I manage about 30-40 people here at my job--four of them are in my office and the rest are strewn about in another offices around D.C. I've asked them to let me know via text whether they are going to be late or completely absent from work, rather than sending an email or leaving a voicemail at work. As a matter of personal preference, I like knowing what challenges lie ahead work-wise before I get to work, instead of being surprised once I arrive. Being married and having a kid has forced me to shed my anarchal ways and be a bit more regimented and organized and the pre-work text is part of that process.

So after I dropped my son off from school, I got back in the car and I noticed I had the following text from one of my employees:
FYI - There's a sick passenger on the Metro

First off, for those of you who don't live in the DC area, the Metro is our subway system. Anyway, I looked at the text message and I wanted to throw the phone through my car window. This person gave me an update as if I was on the train while it was sitting still, and I was wondering why it wasn't moving. But even in that circumstance, Metro would be required to tell passengers what was being done to solve the issue, how long it would take and they would at least give an ETA for when the train would leave. That is what responsible adults do.

But this assclown just told what was going on the Metro without giving me an estimated arrival time, a promise to update me later, and they didn't even let me know where they were. To make matters worse, this person was, they had never sent me a text message before, so I had no clue which of the 30-40 people I manage this really was. I also resented the fact that they didn't preface their bullshit update with a "good morning", a "Hi Rashad", or a "I hope all is well with you". I don't expect those type of friendly salutations because I'm this person's supervisor, that's just the proper thing to do with a colleague, a friend or anyone who you haven't previously seen or spoken to since the day started.

I was irritated at this point, so my response to this text was, "Thanks for the heads up, what time do you think you'll arrive?". I didn't get a response and it is now 10:46am. I suppose I should do some investigative work to figure out who it is, but frankly, I don't give a damn. Everyone always says don't sweat the small stuff and don't like small things ruin the larger day ahead. Whoever said that didn't account for petty folks like me. That is almost as irritating as folks who jaywalk with their heads buried in their cellphone. The lack of etiquette strikes again....

Tuesday, September 27, 2016

In sports there are times when a matchup looks like a mismatch on last season when the Cleveland Cavaliers played the Golden State Warriors. The Warriors had Steph Curry, Klay Thompson, Andre Iguodala and Draymond Green, and the Cavaliers had the great LeBron James and not much else (Kyrie Irving and Kevin Love were out with injuries). LeBron and the Cavs fought hard and led the series 2-1 after three games and then the strength, talent and health of the Warriors eventually overpowered them, and Golden State won the title.

I was 90% sure the Warriors were going to win when I started watching the series but I watched anyway because it is sports, I love basketball and anything can happen on any given night. This same logic does NOT apply to Presidential debates.

Trump and Clinton have shown me what they are capable of, who they are as politicians and people, and what their strengths and weaknesses during this agonizingly long campaign season. There are no surprises, no oh-my-god-I-didn't-know-that moments and nothing to make me change who I'm going to vote for with the election a little more than a month away. So while I didn't judge or silently antagonize people who chose to watch the debate via their living room, a house party or in a public forum, I was not going to be participating. Half the people I talked to weren't watching to be swayed or to be educated, they just wanted to see a good show, which is yet another issue I have with this 2016 election. Lots of show and flair, and not enough substance, judgement and integrity. Besides, the show I wanted to see was on ESPN, via Monday Night Football. And right now as I type this it is 9:55 am, and thanks to the Internet, my co-workers and the Today show, I know exactly what happened so I'm good. Hopefully you don't judge me.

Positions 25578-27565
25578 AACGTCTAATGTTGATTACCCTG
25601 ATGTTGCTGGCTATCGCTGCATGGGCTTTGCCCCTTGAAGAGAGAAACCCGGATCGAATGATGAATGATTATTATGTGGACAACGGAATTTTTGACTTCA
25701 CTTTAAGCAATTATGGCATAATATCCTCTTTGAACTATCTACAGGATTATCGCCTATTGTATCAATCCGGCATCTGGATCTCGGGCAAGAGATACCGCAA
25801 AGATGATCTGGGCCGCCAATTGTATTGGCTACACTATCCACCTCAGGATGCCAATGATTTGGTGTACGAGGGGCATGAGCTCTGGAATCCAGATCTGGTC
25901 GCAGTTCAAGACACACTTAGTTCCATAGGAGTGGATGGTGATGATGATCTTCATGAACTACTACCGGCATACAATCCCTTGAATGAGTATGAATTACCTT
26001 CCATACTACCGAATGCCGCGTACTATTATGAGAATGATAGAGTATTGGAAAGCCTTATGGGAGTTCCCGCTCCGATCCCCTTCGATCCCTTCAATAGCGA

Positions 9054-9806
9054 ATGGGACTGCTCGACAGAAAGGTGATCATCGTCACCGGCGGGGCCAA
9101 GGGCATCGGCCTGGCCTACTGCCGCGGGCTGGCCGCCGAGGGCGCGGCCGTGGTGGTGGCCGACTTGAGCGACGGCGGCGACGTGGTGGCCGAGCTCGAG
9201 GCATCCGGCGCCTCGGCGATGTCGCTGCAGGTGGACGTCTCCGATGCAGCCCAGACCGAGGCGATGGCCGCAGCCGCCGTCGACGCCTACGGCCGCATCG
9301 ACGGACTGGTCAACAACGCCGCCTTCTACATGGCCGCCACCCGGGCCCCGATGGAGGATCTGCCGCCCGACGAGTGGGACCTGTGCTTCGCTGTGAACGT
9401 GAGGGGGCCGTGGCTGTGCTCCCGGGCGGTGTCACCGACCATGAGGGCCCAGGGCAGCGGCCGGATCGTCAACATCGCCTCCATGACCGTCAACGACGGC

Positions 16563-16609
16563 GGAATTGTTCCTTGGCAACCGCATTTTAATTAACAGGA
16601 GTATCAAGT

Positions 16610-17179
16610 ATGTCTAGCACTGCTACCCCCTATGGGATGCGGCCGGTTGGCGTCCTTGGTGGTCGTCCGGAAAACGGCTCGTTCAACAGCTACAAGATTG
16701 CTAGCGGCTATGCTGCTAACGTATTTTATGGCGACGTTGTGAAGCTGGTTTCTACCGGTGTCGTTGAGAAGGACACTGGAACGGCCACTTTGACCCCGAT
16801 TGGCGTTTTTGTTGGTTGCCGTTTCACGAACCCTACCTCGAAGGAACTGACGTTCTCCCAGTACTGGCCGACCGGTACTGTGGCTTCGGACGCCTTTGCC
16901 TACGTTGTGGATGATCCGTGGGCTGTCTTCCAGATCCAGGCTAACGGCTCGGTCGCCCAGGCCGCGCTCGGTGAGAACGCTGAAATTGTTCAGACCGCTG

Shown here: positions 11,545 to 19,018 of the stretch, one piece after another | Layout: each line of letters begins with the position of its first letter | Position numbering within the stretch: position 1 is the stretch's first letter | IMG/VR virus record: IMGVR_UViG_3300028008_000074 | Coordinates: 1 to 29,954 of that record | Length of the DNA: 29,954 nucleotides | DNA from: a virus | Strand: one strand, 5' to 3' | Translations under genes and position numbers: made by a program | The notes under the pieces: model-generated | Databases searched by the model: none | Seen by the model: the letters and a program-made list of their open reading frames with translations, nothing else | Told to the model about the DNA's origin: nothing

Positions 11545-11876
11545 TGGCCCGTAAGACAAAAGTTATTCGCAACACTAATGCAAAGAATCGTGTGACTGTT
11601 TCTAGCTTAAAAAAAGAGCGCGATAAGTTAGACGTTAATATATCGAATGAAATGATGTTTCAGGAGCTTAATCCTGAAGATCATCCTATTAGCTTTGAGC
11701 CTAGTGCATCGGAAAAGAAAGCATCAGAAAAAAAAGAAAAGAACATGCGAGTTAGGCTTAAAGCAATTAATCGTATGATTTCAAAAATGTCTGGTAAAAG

* * * * * * * *

The best and worst parts of being a parent were on display this morning as I walked Nyles to school. Two seconds after we got out of the car, Nyles spotted a kid that he knew and he sprinted towards him while calling his name. The kid was just as excited to see Nylees, but the father looked a bit terrified that his kid was talking to mine. I won't attach race to the reasons this white dude looked terrified because I was equally as terrified at our kids talking--and it had nothing to do with race. I just don't like talking to other parents in the morning, in the afternoon, during PTA meetings or ever. They ask invasive questions, the small talk is maddening, and ultimately I end up losing focus on the REAL task at hand which is my son. So I'm glad this dad "got it" and left me the hell alone. If our wives had been in attendance, they'd still be chatting about b.s.

So once the dad saw that our kids were going to be knee deep in a conversation about Star Wars, he decided to walk two steps faster with his daughter right next to him. Meanwhile, my son and this other kid were breaking down the seven Star Wars movies in an efficient 5-minute span. They established that Princess Leia was pretty, Darth Vader was evil and good, and R2D2 could not talk like a human because he was a robot. It was fascinating. I mostly stayed quiet, but every now and then I used my 40 years of Star Wars knowledge to play fact checker, but I'm pretty sure they didn't listn to a word I said. I'm just proud that 1) My son is a Star Wars fan and 2) Other kids seem to care what he has to say. And as a bonus, the dad left me alone, which made it a great f**king morning..until I got to work of course.

If you're having a rough morning, put headphones on, turn the volume up and play this song: